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King TuT’s DnA
A FABLED AUSSIE ISLAND MADAGASCAR’S PIERCED HEART DAZZLING INSECT EGGS THE MYSTERY OF EELS
Unlocking Family Secrets
vol. 218 • no. 3
Tut’s Family Secrets
Dna sheds new light on the boy king’s life and death.
the ultimate taboo had risks—and rewards.
official journal of the national geographic society
September 2010 | Features Sands of Time australia’s fraser island Madagascar’s Pierced Heart forces of greed are pillaging native rosewood. .
MoRE Insect Eggs vIDEo Mysterious Travelers eels writhe in rivers and spawn in secret. .
September 2010 | Departments Editor’s note Letters your Shot visions of Earth nGS Explorers Inside Geographic Flashback On the Cover for its close-up. gold burial mask was given a 90-minute reprieve from its glass case at cairo’s egyptian Museum. Photo by Kenneth Garrett HISToRy Found at Ground Zero a doll. King tut’s 24-pound. a shoe. InTERACTIvE SlIDESHoW . and Bible pages are among the artifacts destined for the 9/11 museum.
InTERACTIvE SlIDESHoW for suBscriptions anD gift MeMBerships. THE bIG IDEA Crawly Cuisine is that a ﬂy in your soup? the un is pushing insect farming as a way to feed the world. contact custoMer service at nGmservice. GEoGRAPHy Where Paychecks Go a survey shows how countries are different in household spending habits.com. anD canaDa please call +1-813-979-6845. SCIEnCE Explosive Wagers a bookie in Dublin is taking bets on the volcanoes most likely to erupt. or call 1-800-ngs-line (647-5463). outsiDe the u. CulTuRE Augmented Reality the latest smart phones and spectacles add a layer of information to what your eyes see.s. HEAlTH photo: pascal Maitre (MaDagascar) .Cilantro or Soap? your brain—and perhaps your genes—may determine if you ﬁnd the herb tasty or sudsy.
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rice terraces surround the village of andina in madagascar.E D I TO R ’ S pa g E shot from philippe mathieu’s helicopter. photo: pascal maitre 2 NatioNal GeoGraphic september 2010 .
on april 11. “We were a team. his mother and sister were visiting him in madagascar at the time. and suddenly the terrain unfurls before us. the scariﬁcation of the land caused by mining and logging. because ash from the iceland volcano canceled all ﬂights. “he never said. the helicopter pilot who worked with pascal maitre on this month’s madagascar story. ‘i can’t do this. then we step into a helicopter.’ it was always.” pascal said. but even the most careful pilot can be on the wrong side of a set of statistics. they waited for days to bring his cofﬁn back to France.’ ” pascal told me. he understood about waiting hours for a few minutes of perfect light. philippe was a pro. afterward. we think we know the landscape. just weeks after pascal had left madagascar. something went wrong—as yet no one knows what—and philippe’s chopper went down. “With philippe i never worried about anything except the photographs. was a photographer’s dream.in the ﬁeld. pascal shot aerials of the madagascar landscape and showed. philippe knew how photographers think. ‘let’s try.” as photographers . in ways that could never be comprehended from the ground. he was 38 years old. philippe mathieu. With philippe’s help.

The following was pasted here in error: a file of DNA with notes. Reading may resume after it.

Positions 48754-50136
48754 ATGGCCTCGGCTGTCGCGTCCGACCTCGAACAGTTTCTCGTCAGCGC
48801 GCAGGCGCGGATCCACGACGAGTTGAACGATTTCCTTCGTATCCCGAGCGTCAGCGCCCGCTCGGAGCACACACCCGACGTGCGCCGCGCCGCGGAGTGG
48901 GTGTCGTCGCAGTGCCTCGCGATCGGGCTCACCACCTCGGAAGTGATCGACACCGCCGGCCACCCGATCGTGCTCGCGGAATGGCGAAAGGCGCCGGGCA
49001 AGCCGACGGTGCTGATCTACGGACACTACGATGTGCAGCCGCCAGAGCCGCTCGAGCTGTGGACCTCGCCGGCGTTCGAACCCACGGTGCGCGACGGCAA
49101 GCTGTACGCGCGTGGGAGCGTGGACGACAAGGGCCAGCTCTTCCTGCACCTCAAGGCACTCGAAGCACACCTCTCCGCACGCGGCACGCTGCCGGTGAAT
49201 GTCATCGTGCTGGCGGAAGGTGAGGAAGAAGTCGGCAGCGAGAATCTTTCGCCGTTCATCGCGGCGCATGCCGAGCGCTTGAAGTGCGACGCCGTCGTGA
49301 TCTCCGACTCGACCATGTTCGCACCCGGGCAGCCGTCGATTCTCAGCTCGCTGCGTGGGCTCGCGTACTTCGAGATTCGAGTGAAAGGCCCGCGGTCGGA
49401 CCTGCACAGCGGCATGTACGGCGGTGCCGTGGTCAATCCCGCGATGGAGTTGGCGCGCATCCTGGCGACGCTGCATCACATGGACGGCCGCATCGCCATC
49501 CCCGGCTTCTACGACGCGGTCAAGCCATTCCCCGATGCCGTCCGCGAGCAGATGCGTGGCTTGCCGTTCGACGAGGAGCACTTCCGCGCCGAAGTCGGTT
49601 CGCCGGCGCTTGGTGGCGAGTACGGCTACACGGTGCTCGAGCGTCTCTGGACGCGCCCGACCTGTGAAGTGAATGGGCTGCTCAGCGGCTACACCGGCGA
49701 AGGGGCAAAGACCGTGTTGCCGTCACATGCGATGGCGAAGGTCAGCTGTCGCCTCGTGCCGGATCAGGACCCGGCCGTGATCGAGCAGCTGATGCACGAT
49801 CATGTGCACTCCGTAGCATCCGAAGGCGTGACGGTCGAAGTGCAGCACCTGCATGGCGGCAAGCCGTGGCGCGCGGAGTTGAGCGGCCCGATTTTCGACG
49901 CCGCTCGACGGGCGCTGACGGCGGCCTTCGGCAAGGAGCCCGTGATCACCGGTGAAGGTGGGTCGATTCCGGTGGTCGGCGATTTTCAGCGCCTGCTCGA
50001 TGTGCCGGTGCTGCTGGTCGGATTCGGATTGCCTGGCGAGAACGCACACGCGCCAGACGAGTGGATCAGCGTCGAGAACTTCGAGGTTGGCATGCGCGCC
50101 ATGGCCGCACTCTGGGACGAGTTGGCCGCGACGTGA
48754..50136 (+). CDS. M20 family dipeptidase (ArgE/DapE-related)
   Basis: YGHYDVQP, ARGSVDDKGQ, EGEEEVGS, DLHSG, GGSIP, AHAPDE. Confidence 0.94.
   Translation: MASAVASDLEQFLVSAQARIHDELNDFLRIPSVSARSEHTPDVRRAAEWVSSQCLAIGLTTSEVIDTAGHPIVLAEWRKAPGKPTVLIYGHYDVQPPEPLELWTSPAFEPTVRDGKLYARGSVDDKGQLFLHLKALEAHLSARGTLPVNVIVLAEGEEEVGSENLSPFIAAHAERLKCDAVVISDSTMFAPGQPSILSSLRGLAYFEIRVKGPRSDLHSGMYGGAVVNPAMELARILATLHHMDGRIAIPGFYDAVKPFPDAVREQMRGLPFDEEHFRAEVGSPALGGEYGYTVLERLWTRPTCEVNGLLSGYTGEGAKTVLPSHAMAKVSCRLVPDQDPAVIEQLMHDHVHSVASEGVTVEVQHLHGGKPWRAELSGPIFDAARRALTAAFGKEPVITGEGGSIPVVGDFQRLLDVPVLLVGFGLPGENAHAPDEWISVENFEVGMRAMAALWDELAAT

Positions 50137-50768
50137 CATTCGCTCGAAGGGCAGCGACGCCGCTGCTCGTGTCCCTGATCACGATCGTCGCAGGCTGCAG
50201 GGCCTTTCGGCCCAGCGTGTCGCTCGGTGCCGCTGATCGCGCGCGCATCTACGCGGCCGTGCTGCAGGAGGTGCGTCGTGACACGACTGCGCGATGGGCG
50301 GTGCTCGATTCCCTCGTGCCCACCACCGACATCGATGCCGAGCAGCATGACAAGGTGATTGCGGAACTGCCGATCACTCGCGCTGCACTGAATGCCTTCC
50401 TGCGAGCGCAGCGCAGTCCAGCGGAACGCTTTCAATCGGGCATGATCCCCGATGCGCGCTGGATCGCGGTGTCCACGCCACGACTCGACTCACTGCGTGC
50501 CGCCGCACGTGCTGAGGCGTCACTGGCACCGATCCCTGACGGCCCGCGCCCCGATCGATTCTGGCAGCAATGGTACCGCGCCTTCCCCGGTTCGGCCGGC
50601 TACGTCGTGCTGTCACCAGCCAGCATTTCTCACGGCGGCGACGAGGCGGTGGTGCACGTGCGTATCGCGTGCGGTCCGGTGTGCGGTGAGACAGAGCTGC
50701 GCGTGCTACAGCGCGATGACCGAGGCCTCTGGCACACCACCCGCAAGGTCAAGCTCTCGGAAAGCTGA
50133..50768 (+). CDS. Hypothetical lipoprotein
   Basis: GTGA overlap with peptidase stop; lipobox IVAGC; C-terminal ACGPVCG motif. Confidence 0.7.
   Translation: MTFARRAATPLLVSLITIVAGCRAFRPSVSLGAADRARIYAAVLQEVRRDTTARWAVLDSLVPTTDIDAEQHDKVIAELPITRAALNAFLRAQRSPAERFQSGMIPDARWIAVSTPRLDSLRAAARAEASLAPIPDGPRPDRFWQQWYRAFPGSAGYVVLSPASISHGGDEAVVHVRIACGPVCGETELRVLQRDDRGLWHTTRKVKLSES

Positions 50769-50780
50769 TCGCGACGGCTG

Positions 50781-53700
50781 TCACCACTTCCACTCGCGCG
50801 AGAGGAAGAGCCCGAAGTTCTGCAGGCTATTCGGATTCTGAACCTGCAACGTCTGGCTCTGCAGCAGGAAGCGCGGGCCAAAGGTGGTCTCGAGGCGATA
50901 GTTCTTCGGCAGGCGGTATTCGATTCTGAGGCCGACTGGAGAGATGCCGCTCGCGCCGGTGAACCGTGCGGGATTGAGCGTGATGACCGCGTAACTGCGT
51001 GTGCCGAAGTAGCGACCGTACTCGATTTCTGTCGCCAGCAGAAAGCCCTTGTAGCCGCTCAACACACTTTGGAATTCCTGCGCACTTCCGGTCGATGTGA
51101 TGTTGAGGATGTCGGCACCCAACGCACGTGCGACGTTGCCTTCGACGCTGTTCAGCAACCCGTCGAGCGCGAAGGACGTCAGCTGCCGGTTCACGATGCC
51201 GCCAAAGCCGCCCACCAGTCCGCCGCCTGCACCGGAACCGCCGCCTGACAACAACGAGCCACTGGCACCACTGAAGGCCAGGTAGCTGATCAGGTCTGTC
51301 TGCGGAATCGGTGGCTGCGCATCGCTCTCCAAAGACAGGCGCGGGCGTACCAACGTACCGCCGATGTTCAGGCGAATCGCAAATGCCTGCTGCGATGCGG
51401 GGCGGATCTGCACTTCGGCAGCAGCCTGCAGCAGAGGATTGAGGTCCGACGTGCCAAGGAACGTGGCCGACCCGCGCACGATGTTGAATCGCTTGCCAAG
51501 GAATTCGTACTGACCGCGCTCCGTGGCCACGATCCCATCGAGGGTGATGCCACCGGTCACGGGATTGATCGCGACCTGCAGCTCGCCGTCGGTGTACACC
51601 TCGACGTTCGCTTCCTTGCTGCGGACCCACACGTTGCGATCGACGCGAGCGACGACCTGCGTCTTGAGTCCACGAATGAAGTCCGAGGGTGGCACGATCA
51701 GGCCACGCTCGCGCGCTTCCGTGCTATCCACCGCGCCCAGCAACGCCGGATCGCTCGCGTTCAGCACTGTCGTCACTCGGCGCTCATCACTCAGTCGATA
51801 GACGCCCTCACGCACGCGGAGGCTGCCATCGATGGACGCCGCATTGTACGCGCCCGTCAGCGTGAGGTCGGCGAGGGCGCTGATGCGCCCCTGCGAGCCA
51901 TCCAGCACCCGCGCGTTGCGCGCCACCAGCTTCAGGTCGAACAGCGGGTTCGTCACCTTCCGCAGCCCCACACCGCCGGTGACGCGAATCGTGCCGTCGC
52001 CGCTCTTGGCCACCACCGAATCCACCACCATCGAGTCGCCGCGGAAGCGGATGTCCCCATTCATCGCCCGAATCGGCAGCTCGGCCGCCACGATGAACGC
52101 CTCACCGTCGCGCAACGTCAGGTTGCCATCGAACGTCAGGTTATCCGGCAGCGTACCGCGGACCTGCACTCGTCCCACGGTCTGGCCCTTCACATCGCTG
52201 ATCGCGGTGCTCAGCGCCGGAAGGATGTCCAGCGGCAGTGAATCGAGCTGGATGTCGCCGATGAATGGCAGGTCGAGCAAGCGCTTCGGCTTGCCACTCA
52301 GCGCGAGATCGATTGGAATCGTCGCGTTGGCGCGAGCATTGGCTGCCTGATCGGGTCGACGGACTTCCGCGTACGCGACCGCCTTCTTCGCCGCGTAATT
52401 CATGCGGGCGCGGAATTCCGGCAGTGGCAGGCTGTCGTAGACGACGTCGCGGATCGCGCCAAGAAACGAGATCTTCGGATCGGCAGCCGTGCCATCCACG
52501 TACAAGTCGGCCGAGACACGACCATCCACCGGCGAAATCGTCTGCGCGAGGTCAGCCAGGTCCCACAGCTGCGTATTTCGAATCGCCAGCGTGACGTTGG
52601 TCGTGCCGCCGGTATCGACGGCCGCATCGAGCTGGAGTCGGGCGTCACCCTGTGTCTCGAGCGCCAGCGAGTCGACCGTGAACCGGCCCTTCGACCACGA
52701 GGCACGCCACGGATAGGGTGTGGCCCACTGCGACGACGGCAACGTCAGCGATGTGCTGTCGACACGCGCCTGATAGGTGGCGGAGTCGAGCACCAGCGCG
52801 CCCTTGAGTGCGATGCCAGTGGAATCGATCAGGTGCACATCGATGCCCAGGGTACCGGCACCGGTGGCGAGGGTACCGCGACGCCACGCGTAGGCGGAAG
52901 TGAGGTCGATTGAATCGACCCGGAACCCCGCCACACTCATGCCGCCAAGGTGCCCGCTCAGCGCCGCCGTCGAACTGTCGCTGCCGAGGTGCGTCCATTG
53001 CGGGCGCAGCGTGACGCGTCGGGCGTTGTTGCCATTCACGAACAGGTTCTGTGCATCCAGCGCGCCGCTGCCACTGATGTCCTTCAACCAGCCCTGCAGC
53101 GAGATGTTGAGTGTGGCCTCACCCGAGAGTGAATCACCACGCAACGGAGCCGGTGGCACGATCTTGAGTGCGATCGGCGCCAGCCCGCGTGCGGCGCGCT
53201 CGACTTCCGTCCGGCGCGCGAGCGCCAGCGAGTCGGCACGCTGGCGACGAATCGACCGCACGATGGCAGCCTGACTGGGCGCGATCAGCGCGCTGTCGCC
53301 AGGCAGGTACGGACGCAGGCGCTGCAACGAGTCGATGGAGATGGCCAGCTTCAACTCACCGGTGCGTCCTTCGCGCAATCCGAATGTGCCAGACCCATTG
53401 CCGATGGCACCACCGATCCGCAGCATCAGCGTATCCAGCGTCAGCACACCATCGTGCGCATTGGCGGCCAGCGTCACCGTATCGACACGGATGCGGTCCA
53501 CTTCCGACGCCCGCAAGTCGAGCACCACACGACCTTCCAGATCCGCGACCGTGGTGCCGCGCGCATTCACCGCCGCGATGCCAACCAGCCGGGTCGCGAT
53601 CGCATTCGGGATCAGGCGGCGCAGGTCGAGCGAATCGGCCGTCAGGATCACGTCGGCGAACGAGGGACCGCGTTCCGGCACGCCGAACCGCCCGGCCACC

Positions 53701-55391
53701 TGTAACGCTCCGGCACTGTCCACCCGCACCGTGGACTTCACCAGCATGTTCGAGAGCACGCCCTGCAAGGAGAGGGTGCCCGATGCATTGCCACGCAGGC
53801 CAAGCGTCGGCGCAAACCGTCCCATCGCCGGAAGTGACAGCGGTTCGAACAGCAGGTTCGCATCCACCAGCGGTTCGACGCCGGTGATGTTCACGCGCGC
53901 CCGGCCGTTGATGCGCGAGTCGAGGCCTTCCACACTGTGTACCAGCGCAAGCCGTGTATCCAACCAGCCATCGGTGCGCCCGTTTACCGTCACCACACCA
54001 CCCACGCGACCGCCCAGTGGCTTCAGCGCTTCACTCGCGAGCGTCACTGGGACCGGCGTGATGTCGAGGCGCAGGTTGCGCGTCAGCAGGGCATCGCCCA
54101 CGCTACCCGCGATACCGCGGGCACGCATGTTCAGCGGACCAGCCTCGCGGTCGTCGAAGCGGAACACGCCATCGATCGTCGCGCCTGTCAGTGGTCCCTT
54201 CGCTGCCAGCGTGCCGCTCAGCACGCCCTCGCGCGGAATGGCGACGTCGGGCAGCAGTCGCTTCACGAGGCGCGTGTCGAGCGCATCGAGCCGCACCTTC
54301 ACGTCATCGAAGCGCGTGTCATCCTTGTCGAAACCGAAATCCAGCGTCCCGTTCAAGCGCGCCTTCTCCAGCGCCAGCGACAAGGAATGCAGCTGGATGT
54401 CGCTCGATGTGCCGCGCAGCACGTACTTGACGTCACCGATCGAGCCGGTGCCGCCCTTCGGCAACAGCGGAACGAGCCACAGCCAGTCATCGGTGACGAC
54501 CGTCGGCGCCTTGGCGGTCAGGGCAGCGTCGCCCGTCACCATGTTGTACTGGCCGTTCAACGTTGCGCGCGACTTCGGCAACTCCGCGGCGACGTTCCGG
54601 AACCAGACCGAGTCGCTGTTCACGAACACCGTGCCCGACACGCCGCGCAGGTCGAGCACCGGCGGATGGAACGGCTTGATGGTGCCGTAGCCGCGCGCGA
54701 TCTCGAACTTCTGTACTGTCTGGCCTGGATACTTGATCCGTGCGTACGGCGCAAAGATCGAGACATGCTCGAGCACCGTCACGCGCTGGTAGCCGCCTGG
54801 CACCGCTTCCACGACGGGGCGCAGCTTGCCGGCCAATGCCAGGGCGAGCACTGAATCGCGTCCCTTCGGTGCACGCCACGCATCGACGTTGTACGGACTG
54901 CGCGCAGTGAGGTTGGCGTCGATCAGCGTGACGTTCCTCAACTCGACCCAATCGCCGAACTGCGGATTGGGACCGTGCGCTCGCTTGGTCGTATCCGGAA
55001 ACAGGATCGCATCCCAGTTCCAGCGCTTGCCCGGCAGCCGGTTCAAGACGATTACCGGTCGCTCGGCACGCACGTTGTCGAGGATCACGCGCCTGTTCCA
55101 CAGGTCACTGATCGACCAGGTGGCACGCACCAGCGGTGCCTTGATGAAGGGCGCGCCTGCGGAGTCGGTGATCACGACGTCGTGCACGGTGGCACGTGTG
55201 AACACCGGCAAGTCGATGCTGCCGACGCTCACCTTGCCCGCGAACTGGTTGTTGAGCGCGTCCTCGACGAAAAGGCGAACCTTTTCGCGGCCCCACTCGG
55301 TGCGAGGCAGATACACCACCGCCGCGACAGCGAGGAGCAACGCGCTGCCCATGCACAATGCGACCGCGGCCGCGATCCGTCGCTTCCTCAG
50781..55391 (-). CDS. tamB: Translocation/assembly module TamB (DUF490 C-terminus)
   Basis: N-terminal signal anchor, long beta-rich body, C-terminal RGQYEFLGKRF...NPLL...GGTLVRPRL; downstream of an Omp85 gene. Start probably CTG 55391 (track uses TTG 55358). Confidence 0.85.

L e t t e r s Mount St. we ﬂew by helicopter into the crater. but a fourth day (and counting) of a continent full of grounded air trafﬁc seems equally so. MontgoMery Atlanta. I commend you on your luck/foresight in having the May issue arrive at my house this week. Helens Your update on Mount St. Georgia As European transportation remains crippled from the effects of the Eyjafjallajökull volcano. ﬂoods. facing the mountain. a colleague and I ﬂew along the skirts of the mountain. and whatever else are not really more frequent than usual. downed trees laid out in military order like so many toothpicks. I imagine that volcanoes. charred. Spots of green were emerging from the ash. accompanying a group of forestry-school deans. Helens’s recovery heightened old memories. Shortly after the ﬁrst eruption in 1980. earthquakes. Two hundred square miles of destroyed forest at Mount St. Yet on the nearby slopes the rejuvenation had begun. hurricanes. Then came ranks of still standing trees: green on one side and the other. A year later. still steaming with the smell of brimstone. Helens is impressive. but they do help us remember humility when we begin to get full of ourselves. and ﬁles of elk made their way across the blackened landscape. tsunamis. looking down on rows of huge. lonnie Hanauer 4 national geograpHic SEpTEMbEr 2010 loa . JaMeS M.
i was struck by the tragic yet logical way in which the Mexican maﬁa runs its affairs. its members have no option for protection nor chance of a future. Facing certain death, they carve out a life and religion of their own.
May 2010: the Secrets of Sleep page 80: William Dement, dean of sleep studies at Stanford University, was incorrectly described as retired.
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Mariajoseph Johnbasco Neyveli, India In India, hanging saris can double as rockers for toddlers. Johnbasco, 48, was visiting his mentor in Pondicherry when he noticed the man’s granddaughter asleep in this colorfully cascading crib.
NaTIONal GEOGRapHIC sePtember 2010
Selections from our editors
V I S I O N S O F E A R t h Barbados Several species of Paynes Bay. Boat operat 8 NatioNal GeoGraphic SePtemBer 2010 .
assorted ﬁsh—share the waters tors here feed ﬁsh-strip breakfasts to about 15 young hawksbill and green turtles. protected turtles. Photo: Charlie hamilton JameS . of swimmers—human tourists.